I’m not a particularly religious person, but this Christmas is a big one for us. It’s our first Christmas as parents, and Gabe’s first Christmas, period. I’m hoping the traditions we start with him now are ones that he’ll not only enjoy (or at least tolerate), but maybe pass on to his kids.
This morning, I took him to get pictures with Santa Claus. Now, he has absolutely no clue what or who Santa is, and the only things he wants are (variously): to crawl, the boob, to grab at faces, and to try to drink from a cup. But maybe next year he’ll have an idea of Christmas, and by starting this year, it’ll be easy enough for us to do it again next year. I took him to Nordstrom to get his picture, just as my parents took me there (and my mom’s parents took her to Frederick & Nelson in the same building). I’d like to think that he’ll take his kids there, but for now, I’m just happy he didn’t have a meltdown in the hour-long line and he didn’t scream in Santa’s face.
When I was extremely pregnant, in a fit of nesting-induced thoughtlessness, I pitched out our artificial Christmas tree. Looking back, I have no idea why I did so, but I can only assume that my reasoning was that the baby wouldn’t understand or care. Cut to Thanksgiving weekend, when I watched my son become enthralled with a lit Christmas tree. The following Monday, I hunted down a cheap fake tree, at which he now happily stares and grabs. I have no plans to throw away this one (at least until we’re in a place where I can really blow his mind and get a real tree).
We’re not doing a lot for gifts this year. Again, partially it’s because he wouldn’t care (he spent 45 minutes today playing with an empty Cheerios box), and partially because having a baby is an expensive hobby. Instead of big expensive gifts, he’s getting two board books about daddies, one board book about the city (illustrated with Jacob Lawrence paintings), and swimming lessons. I know these things are all best experienced as a family, and as a bonus, none of them take up much room in our small apartment.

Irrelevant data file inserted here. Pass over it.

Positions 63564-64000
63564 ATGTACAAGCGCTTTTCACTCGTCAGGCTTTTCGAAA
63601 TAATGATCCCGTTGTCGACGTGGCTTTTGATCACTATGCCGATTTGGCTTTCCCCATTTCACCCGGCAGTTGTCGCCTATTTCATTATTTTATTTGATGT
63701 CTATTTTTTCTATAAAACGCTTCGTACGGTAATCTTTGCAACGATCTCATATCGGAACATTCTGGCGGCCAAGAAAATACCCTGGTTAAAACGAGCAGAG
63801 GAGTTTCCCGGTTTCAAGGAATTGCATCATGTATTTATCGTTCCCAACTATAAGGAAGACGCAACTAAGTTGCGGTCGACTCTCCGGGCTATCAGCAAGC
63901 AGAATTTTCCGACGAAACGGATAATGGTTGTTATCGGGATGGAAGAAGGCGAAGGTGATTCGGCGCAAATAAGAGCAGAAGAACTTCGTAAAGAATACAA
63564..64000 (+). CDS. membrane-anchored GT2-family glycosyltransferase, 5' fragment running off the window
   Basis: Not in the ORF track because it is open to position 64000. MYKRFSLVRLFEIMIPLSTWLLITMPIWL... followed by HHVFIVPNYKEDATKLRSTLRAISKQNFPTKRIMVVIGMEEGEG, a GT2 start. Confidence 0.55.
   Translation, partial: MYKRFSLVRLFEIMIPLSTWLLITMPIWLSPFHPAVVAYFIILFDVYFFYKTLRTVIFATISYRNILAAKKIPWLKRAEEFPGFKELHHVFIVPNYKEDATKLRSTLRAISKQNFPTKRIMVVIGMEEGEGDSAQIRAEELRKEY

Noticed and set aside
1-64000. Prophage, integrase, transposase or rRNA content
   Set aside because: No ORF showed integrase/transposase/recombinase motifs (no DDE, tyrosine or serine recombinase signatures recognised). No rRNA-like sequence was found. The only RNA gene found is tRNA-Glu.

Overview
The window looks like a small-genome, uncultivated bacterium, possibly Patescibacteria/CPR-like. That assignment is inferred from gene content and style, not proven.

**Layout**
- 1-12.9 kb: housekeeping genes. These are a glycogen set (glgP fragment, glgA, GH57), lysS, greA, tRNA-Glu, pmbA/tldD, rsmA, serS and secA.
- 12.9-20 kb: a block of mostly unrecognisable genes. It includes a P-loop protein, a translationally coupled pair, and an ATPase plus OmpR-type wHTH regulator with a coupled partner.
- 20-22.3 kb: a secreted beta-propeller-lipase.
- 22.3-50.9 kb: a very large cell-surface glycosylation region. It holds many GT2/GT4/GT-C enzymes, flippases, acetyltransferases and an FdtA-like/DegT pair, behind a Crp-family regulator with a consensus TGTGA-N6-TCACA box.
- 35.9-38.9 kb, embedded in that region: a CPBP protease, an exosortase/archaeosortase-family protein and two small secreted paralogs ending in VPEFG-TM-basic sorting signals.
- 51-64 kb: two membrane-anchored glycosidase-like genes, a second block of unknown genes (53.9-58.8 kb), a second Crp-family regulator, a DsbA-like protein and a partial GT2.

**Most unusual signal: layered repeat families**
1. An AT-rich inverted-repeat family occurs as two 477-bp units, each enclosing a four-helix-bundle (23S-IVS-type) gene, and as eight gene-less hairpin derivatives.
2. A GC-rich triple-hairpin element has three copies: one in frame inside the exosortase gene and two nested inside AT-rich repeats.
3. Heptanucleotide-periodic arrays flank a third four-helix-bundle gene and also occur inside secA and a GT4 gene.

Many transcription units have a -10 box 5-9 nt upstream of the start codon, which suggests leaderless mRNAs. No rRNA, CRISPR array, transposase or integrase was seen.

There are traditions we hope to start with him that he’s just too young for yet. My parents always took us up to the mountains to cut wild Christmas trees (with a permit, it’s not like we were poaching!), and I can’t wait for him to be big enough to enjoy snow and hot chocolate. I attend church once a year, when the 11pm Christmas Eve service doubles as both a spiritual observance and social event. This year, I won’t be attending, but I hope to attend next year and to make that hour of community and music and reflection a part of his holidays, something that we don’t have to think about, we just do.
I never fully understood the idea before, but as we’ve started to raise this child, I’ve come to see how people would want to use their children to re-live their childhood or to correct mistakes that they made in the past. I want to give him what would have been my ideal childhood Christmas, one that didn’t involve extended family members not talking to each other or 40-mile drives on Christmas morning. I want for him what every parent wants for their child: I want him to go to bed knowing that he’s loved and safe, and I want him to wake up happy.
What holiday traditions did you start or do you want to start for your kids? What do you want to never, ever do with your kids?